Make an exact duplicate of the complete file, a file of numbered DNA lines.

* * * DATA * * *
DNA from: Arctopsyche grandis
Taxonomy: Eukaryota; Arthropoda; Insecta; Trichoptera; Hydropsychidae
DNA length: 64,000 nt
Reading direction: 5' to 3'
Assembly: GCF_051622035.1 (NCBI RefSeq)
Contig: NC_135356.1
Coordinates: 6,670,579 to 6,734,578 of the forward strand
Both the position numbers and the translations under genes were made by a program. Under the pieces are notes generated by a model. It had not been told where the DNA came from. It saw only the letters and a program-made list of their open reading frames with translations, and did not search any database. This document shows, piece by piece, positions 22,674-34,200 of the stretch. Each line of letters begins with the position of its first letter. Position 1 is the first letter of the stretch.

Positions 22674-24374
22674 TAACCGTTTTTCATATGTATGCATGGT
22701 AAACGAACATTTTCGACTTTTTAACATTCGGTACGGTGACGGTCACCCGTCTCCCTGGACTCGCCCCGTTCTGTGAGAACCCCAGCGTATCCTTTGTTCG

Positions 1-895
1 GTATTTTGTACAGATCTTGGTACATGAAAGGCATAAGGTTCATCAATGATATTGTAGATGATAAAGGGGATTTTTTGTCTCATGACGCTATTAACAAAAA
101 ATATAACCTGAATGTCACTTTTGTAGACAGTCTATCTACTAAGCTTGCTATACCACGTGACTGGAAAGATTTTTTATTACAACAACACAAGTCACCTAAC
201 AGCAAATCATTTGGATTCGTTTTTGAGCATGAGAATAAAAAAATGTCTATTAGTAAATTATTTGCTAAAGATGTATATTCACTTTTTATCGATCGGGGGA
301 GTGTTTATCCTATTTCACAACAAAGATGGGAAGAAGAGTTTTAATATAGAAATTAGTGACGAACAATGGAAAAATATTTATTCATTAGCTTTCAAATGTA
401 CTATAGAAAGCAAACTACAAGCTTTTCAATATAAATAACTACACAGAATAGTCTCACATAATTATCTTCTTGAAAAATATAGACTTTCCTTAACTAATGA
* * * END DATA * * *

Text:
DNA from: Arctopsyche grandis
Taxonomy: Eukaryota; Arthropoda; Insecta; Trichoptera; Hydropsychidae
DNA length: 64,000 nt
Reading direction: 5' to 3'
Assembly: GCF_051622035.1 (NCBI RefSeq)
Contig: NC_135356.1
Coordinates: 6,670,579 to 6,734,578 of the forward strand
Both the position numbers and the translations under genes were made by a program. Under the pieces are notes generated by a model. It had not been told where the DNA came from. It saw only the letters and a program-made list of their open reading frames with translations, and did not search any database. This document shows, piece by piece, positions 22,674-34,200 of the stretch. Each line of letters begins with the position of its first letter. Position 1 is the first letter of the stretch.

Positions 22674-24374
22674 TAACCGTTTTTCATATGTATGCATGGT
22701 AAACGAACATTTTCGACTTTTTAACATTCGGTACGGTGACGGTCACCCGTCTCCCTGGACTCGCCCCGTTCTGTGAGAACCCCAGCGTATCCTTTGTTCG

Positions 1-895
1 GTATTTTGTACAGATCTTGGTACATGAAAGGCATAAGGTTCATCAATGATATTGTAGATGATAAAGGGGATTTTTTGTCTCATGACGCTATTAACAAAAA
101 ATATAACCTGAATGTCACTTTTGTAGACAGTCTATCTACTAAGCTTGCTATACCACGTGACTGGAAAGATTTTTTATTACAACAACACAAGTCACCTAAC
201 AGCAAATCATTTGGATTCGTTTTTGAGCATGAGAATAAAAAAATGTCTATTAGTAAATTATTTGCTAAAGATGTATATTCACTTTTTATCGATCGGGGGA
301 GTGTTTATCCTATTTCACAACAAAGATGGGAAGAAGAGTTTTAATATAGAAATTAGTGACGAACAATGGAAAAATATTTATTCATTAGCTTTCAAATGTA
401 CTATAGAAAGCAAACTACAAGCTTTTCAATATAAATAACTACACAGAATAGTCTCACATAATTATCTTCTTGAAAAATATAGACTTTCCTTAACTAATGA